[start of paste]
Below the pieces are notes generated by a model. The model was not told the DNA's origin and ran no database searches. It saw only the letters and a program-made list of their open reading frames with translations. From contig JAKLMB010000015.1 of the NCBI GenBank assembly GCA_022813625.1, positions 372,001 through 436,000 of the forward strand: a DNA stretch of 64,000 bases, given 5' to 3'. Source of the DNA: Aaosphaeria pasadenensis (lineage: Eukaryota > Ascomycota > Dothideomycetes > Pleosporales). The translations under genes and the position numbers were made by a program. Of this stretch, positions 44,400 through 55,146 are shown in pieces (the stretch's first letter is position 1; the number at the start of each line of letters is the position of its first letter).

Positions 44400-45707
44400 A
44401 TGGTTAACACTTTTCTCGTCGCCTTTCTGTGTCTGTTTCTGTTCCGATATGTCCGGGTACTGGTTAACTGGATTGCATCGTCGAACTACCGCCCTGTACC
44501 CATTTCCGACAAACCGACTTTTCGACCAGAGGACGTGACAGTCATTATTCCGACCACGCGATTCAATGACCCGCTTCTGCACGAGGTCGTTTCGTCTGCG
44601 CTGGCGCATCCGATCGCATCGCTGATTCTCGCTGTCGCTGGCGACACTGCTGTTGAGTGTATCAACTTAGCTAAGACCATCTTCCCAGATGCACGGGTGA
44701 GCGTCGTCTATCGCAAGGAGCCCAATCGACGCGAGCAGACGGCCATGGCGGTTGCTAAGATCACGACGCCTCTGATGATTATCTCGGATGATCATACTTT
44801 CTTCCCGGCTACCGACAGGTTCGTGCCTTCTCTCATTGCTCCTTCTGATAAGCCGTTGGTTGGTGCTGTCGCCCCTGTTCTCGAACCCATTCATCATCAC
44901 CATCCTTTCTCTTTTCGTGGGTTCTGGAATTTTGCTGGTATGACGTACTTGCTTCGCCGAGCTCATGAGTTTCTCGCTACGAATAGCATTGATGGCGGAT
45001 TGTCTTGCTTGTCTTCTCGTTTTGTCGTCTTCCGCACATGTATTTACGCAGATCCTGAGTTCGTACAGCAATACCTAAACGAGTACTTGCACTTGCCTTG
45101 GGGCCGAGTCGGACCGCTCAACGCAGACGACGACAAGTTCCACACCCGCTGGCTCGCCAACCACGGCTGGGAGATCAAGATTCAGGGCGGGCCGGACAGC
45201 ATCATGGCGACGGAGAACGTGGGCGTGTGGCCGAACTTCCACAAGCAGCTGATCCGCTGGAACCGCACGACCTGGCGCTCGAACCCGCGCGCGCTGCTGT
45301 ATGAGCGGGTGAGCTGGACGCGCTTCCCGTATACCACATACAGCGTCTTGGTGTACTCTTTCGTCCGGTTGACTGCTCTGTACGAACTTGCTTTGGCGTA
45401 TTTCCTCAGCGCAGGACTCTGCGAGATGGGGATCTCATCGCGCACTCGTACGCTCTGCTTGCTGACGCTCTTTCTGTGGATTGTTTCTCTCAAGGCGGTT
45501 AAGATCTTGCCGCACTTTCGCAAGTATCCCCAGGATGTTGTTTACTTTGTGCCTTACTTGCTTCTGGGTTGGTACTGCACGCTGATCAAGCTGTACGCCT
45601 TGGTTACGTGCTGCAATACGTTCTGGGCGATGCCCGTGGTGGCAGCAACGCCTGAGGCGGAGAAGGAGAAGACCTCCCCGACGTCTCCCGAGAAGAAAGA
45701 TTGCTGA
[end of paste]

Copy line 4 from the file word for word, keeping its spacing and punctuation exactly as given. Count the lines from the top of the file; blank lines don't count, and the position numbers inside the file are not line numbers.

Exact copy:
44401 TGGTTAACACTTTTCTCGTCGCCTTTCTGTGTCTGTTTCTGTTCCGATATGTCCGGGTACTGGTTAACTGGATTGCATCGTCGAACTACCGCCCTGTACC